- #1

WantToBeSmart

- 10

- 0

I am dealing with a random variable which is a transformation of another random variable of the form:

[tex] Y:=aX^b+c [/tex]

The pdf of the random variable

If I want to know the median value of Y ,[itex]Y_{M}[/itex], then given that median of X is known and equal to say [itex]X_{M}[/itex] is [itex]Y_{M}[/itex] going to be equal to: [itex]a(X_{M})^b+c[/itex] ?

I suppose I could generate samples from the distribution of Y and use empirical density function to determine approx. quantiles but I'd rather go down the analytical route if possible

Thanks in advance!

[tex] Y:=aX^b+c [/tex]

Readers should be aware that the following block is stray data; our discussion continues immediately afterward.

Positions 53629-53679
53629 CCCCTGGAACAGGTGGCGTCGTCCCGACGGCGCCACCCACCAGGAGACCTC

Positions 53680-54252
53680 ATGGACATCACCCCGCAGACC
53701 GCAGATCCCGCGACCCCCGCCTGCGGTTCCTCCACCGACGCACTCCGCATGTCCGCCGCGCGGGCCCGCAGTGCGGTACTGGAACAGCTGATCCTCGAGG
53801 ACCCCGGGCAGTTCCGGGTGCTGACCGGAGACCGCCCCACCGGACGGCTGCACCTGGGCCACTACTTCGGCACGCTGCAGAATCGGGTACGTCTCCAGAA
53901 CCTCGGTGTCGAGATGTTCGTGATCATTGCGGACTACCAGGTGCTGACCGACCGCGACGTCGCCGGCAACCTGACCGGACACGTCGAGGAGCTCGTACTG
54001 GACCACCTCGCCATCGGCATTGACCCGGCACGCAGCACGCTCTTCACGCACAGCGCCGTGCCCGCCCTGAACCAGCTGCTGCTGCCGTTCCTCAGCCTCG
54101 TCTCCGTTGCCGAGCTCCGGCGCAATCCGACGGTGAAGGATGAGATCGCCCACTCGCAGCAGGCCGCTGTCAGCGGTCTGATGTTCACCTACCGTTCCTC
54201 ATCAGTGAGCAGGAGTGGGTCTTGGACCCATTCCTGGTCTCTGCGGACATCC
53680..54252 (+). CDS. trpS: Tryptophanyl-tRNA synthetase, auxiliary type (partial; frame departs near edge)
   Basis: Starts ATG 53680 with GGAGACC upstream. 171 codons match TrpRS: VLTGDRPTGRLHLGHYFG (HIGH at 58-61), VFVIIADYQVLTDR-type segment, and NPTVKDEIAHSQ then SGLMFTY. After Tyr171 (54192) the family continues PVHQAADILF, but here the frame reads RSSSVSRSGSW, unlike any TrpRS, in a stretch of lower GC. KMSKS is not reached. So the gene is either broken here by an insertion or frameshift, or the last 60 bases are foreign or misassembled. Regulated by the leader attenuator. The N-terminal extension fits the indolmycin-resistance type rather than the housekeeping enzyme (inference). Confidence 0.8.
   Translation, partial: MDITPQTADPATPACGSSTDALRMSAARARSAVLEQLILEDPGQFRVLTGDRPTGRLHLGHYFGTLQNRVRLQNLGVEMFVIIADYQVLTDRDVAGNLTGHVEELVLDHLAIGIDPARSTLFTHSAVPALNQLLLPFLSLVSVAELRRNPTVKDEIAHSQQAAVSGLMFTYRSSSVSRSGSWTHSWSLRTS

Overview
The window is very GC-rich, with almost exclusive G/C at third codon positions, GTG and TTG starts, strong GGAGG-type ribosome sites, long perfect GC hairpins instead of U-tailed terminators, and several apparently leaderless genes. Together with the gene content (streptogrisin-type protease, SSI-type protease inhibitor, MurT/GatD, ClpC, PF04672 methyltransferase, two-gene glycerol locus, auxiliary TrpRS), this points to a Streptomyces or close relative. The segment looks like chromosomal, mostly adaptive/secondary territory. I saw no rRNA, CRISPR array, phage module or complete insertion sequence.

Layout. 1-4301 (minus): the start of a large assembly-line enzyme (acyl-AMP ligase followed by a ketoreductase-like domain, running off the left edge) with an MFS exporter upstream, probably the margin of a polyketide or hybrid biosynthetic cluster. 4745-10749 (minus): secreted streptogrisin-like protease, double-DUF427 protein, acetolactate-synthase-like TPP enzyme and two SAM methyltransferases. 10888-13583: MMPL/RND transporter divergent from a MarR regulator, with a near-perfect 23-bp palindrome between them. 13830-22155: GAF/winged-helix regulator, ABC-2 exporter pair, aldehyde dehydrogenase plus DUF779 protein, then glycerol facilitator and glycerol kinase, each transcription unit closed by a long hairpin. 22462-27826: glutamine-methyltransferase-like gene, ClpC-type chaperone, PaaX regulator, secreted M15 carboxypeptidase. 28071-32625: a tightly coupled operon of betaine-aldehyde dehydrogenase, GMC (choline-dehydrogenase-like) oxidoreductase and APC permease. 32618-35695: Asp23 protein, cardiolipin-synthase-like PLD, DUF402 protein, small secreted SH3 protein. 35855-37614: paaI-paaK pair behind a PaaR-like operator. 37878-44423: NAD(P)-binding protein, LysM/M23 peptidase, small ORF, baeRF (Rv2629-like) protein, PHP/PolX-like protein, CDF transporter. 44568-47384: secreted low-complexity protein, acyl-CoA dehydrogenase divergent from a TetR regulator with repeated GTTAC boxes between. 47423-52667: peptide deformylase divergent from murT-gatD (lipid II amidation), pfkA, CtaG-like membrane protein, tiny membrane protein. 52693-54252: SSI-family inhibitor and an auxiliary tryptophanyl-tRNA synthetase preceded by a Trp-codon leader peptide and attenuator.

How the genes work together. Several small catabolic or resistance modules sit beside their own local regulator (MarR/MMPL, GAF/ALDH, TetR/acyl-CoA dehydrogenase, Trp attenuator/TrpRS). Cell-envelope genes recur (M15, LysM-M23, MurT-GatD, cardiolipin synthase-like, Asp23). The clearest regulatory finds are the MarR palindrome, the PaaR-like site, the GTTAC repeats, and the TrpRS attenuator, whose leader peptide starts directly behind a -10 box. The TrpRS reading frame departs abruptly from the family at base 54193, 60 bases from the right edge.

The pdf of the random variable

*X*is known and for the sake of example let it be exponential distribution or any other distribution with known and commonly available quantile function.If I want to know the median value of Y ,[itex]Y_{M}[/itex], then given that median of X is known and equal to say [itex]X_{M}[/itex] is [itex]Y_{M}[/itex] going to be equal to: [itex]a(X_{M})^b+c[/itex] ?

I suppose I could generate samples from the distribution of Y and use empirical density function to determine approx. quantiles but I'd rather go down the analytical route if possible

Thanks in advance!

Last edited: